Jaguar enhances it with a modified Drive Control system, which features a winter mode (neatly, the dials turn blue when this is selected). This mode further increases the degree of ‘feed forward’ and also primes the stability control system to work better in slippery conditions. Through a snow-covered test slalom, we drove faster in this mode than with the supposedly faster ‘Dynamic’ mode…

Overall, it’s the combination of clinically precise division of drive front to rear, combined with some very comprehensive electronic aids, that makes the XJ AWD unbelievably competent when grip levels are low. You’d never believe a Jaguar could perform so well in the snow: that it’s just as engaging as the rear-drive model is icing on the cake.

Elsewhere, Jaguar admits it’s taken the opportunity with the 2013 XJ to tweak the ride quality: the suspension is a bit more softly damped, to make it smoother and respond to comments from some that it was just a bit too sporty. It’s still nicely taut (an S-Class is still smoother-riding), but more fluid and cosseting than before.

The interior of the XJ is the most charismatic and exclusive of any luxury car in its sector. Genuinely different, it’s more like a bespoke Bentley Mulsanne alternative than the posh Mercedes C-Class feel you get from an S-Class. Nothing can match the Jaguar for interior wow factor.

You need the long-wheelbase version for proper levels of rear space (the AWD system has no impact on interior space, mind), but all deliver comfortable sports-lux seats. This is enhanced by, for a luxury car, an unusually low and sporting feel to the interior. Even in the rear, it feels racier than the competition.

Jaguar XJ AWD (© Jaguar)


Jaguar prides itself on building in technology too. It’s right, to an extent: the central touchscreen is fiddly but feature packed, and the fully electronic dials are divisive but also clever and comprehensive (they even change colour depending on what drive mode you have selected).

The technology isn’t quite a match for an S-Class or Audi A8, though. The sat nav is also rather dated and it doesn’t have the latest in-car internet and wifi capabilities of those cars either. Such is the style of the interior, you can forgive it, but Jaguar needs to work on this if it’s to keep up with the competition.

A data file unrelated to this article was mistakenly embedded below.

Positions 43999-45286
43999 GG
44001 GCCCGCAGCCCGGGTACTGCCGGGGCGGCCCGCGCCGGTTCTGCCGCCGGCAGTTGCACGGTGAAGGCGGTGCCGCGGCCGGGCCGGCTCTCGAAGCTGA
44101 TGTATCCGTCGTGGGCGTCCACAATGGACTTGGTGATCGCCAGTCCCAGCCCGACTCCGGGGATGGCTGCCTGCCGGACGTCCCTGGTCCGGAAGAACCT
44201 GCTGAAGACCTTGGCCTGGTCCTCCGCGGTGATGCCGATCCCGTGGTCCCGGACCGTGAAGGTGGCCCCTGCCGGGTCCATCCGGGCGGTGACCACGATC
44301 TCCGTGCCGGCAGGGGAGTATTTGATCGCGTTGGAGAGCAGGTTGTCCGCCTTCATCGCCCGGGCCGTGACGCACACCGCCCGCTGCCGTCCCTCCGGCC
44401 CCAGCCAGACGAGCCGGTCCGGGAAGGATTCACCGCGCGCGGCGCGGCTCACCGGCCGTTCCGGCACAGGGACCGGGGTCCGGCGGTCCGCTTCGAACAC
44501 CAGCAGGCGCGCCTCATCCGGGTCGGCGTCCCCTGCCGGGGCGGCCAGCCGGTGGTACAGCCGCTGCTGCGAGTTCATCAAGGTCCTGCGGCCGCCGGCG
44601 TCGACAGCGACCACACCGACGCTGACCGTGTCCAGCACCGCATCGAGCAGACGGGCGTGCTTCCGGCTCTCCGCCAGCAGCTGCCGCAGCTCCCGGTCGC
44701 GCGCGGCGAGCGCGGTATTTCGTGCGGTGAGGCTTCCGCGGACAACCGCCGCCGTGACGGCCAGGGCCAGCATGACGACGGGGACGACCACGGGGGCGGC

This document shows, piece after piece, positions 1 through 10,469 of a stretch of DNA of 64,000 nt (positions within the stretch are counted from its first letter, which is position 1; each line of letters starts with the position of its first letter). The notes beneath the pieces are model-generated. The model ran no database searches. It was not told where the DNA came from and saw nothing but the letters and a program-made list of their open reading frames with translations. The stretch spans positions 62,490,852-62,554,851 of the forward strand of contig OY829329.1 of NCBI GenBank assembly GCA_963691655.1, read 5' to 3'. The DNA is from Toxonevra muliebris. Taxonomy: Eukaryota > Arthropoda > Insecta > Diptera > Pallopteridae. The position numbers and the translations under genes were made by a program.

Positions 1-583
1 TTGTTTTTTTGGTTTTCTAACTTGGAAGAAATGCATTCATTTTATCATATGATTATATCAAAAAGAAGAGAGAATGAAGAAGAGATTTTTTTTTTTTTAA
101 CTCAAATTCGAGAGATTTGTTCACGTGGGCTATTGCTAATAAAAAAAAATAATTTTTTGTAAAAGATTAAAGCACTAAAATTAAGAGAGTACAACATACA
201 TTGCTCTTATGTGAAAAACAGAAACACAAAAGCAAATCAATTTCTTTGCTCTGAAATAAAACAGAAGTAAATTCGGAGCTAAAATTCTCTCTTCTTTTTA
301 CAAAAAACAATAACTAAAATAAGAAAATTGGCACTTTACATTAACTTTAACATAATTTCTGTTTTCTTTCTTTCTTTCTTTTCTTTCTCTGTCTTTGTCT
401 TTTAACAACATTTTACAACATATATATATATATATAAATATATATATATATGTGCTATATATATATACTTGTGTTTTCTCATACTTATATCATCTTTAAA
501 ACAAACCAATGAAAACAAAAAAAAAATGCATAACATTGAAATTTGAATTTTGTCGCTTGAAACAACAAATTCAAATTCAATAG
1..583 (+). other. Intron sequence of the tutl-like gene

Enhanced traction, stability and ability in all weather makes the XJ much safer in inclement weather. Instead of becoming unstable or simply stuck, like a rear-drive car, the AWD XJ continues driving on wherever there’s the merest hint of grip – no matter what wheel it’s beneath.

It makes every driving situation safer: pulling away uphill, avoiding sudden obstacles, cornering, manoeuvring, the lot. The Canadian test route roads were worse than you’re likely to see even in a fierce winter here (-25deg, packed snow, the lot) but the XJ didn’t miss a beat. This is a huge safety boon.

The 3.0 S/C engine is more economical than the old V8 it replaces, but AWD does have an effect on overall consumption, albeit a surprisingly small one. It’s more the fact it isn’t a diesel that stymies it coming to the UK, though: it’s around 19mpg less efficient than the 3.0 V6 diesel, something that tax-conscious Brits wouldn’t swallow despite the extra ability. Roll on the next-gen diesel engines…

4 stars

In Britain, an AWD Jaguar XJ would, in the winter, make sense. It would keep going in the snow where its rear-drive sibling would get stuck, and would generally be safer and more stable all-round when conditions became grotty. But, as it’s petrol-only, and predicted sales would be in the tens rather than the hundreds, we’re not getting it.

We might get future variants, though: a diesel model, for example. It’s also going to the XF – an XF 2.2d 200 AWD Sportbrake would make a LOT of sense in the UK. For now though, only the US will enjoy Jaguar’s impressively discreet and driver-focused four-wheel drive system. So impressively did it perform in wintry Canada, it’s hard to see how it won’t succeed.

Find a cheap used Jaguar XJ on Auto Trader
Read another Jaguar review on MSN Cars

Jaguar XJ AWD information